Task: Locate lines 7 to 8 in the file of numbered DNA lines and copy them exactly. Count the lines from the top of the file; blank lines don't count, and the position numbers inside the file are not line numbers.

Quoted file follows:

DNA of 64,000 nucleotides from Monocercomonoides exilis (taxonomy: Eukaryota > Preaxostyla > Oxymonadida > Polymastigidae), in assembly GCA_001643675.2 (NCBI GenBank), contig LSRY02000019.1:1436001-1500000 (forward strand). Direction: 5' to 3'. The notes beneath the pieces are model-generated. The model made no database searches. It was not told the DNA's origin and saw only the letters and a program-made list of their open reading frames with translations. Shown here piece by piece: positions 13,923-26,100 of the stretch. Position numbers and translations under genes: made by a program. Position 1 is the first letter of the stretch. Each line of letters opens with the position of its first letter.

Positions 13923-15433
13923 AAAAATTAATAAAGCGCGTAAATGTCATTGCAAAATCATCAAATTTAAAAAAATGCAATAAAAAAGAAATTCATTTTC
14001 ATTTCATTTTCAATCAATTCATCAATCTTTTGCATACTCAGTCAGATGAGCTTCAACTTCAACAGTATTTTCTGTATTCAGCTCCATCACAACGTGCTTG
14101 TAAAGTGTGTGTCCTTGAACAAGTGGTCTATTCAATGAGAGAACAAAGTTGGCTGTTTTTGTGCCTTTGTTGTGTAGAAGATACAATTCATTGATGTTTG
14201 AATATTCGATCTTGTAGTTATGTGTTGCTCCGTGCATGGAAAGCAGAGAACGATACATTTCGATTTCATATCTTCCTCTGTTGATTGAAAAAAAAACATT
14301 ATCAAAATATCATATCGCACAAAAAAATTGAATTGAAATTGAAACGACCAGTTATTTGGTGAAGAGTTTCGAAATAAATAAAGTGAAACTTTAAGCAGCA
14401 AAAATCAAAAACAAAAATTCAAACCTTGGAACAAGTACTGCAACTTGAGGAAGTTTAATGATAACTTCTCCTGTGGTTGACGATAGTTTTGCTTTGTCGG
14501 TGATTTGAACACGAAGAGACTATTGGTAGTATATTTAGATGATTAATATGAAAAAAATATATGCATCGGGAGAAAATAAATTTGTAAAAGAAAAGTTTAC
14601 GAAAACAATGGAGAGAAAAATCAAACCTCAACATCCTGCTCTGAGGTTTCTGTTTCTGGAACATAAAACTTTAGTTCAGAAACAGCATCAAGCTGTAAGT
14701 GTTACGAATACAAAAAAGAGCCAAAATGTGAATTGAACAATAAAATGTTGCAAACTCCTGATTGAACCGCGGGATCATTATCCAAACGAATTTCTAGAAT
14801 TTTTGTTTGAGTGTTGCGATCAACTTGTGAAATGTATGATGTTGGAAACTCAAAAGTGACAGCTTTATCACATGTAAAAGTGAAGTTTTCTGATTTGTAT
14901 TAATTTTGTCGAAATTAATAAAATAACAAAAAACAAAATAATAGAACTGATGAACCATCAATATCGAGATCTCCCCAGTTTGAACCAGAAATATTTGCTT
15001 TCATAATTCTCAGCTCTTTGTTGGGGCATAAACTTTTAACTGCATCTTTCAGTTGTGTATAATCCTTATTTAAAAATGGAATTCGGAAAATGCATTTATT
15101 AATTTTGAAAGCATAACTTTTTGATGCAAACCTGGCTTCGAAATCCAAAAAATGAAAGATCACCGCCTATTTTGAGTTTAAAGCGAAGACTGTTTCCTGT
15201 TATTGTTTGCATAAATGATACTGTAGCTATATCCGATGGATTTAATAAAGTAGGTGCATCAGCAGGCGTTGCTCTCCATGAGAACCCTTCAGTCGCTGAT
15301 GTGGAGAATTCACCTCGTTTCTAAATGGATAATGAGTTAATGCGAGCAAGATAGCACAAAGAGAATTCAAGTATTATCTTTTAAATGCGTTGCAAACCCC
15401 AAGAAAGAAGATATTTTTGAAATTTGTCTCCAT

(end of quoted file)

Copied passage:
14301 ATCAAAATATCATATCGCACAAAAAAATTGAATTGAAATTGAAACGACCAGTTATTTGGTGAAGAGTTTCGAAATAAATAAAGTGAAACTTTAAGCAGCA
14401 AAAATCAAAAACAAAAATTCAAACCTTGGAACAAGTACTGCAACTTGAGGAAGTTTAATGATAACTTCTCCTGTGGTTGACGATAGTTTTGCTTTGTCGG